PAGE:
Saturday, August 23, 2014

The Definition of Success

From “You Haven’t Taught Until They Have Learned”

The definition of success:

When the great John Wooden (UCLA basketball coach) first coached, he also taught a full load of high school English. During his first year he came to the realization, all the parents expected their children to get an A in his class. They  believed their children were capable of obtaining the highest grade. 

But Wooden knew, God in his infinite wisdom did not make all of us the same and while some of his student were rather gifted in English, others struggled greatly to spell and write. For some, a C grade would have been a great accomplishment. He continually tried to get across to those students, doing one’s best is success no matter what the outcome, but he saw it didn’t really register. So he came up with a definition for success to help them. 

His definition was influenced by two people—his father and a Major League Umpire. His father had always told his children, “Never try to be better than someone else but never cease trying to become the best you can be.” That had a great impact on the young John Wooden. When he was on his own he ran across a poem by George Moriarty, “The Road Ahead and the Road Behind,” which said in part,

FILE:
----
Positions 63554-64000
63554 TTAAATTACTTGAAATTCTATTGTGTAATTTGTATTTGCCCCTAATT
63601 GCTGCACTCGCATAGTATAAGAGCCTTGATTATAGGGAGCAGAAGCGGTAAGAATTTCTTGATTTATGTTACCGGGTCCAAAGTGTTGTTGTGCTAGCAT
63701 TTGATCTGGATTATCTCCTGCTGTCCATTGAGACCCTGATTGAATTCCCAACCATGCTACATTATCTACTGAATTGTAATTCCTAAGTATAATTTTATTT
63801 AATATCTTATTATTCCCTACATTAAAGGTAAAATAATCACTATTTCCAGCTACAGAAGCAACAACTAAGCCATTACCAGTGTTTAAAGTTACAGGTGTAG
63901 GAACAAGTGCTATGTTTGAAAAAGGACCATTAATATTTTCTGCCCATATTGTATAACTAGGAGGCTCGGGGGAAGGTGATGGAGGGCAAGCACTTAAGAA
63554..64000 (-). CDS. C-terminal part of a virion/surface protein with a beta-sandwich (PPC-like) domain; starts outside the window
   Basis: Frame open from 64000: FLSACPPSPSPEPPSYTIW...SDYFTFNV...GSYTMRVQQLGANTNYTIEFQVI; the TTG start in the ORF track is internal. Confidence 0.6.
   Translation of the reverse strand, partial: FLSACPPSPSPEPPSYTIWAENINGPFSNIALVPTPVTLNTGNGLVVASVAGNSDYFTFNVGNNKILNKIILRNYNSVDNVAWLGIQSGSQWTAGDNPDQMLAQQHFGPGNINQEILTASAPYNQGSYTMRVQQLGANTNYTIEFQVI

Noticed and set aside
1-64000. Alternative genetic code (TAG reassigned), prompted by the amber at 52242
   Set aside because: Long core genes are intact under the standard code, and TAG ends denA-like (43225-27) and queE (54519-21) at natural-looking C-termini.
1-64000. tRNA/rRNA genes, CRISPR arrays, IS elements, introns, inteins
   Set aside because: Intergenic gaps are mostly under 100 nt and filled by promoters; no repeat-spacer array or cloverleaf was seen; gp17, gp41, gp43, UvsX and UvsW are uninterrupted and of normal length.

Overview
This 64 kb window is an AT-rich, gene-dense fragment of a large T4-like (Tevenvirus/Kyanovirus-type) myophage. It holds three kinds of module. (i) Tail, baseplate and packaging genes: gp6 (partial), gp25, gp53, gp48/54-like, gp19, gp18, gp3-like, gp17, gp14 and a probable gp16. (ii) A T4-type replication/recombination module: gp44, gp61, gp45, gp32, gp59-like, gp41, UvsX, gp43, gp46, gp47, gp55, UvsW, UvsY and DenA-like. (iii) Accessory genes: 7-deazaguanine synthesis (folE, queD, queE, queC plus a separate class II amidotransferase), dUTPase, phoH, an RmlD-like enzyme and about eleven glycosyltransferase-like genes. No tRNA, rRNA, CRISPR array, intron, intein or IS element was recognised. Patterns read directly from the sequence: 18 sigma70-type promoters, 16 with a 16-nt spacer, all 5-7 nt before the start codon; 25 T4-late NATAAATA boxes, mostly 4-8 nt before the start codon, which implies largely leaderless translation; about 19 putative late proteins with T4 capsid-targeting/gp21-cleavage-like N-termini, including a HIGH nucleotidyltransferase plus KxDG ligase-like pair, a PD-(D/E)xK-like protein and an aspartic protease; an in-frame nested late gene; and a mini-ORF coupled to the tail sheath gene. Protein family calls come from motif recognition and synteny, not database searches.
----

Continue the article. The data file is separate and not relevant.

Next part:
For who can ask more of a man,
Than giving all within his span.
Giving all, it seems to me,
Is not so far from victory.

He then penned his definition of success:

‘Success is the peace of mind, which is a direct result of the self-satisfaction in knowing, you made the effort to become the best of which you are capable.’

It is human nature to compare oneself to another person. When at UCLA, I played behind the great Bill Walton and so in practice every day, I played against him. For two years, that was frustrating. He was such a good defensive player, I could hardly get a good shot. After practice, I often hung my head is depression, knowing I would never be able to compete against Bill. So I know exactly how some of Coach Wooden’s English students felt when writing a simple paragraph was a daunting struggle while the person next to them made it look so easy. 

But John Wooden, seeing my despair, talked to me one day in his office and told me exactly what he told his high school English students. He told me, while I may never be as great as Bill, I had talents of my own. I was very strong and extremely skilled at rebounding (getting the ball when a someone missed a shot). He encouraged me to look at my own talents and work at becoming the best Swen Nater there is. in parting, he gave me a quote that helped me,

“I am me. I am the best me there is. I will always be a second-best somebody else.”

So, I stopped trying to become a second-best Bill Walton and focused on improving myself. I liked the results. 

No comments:

Post a Comment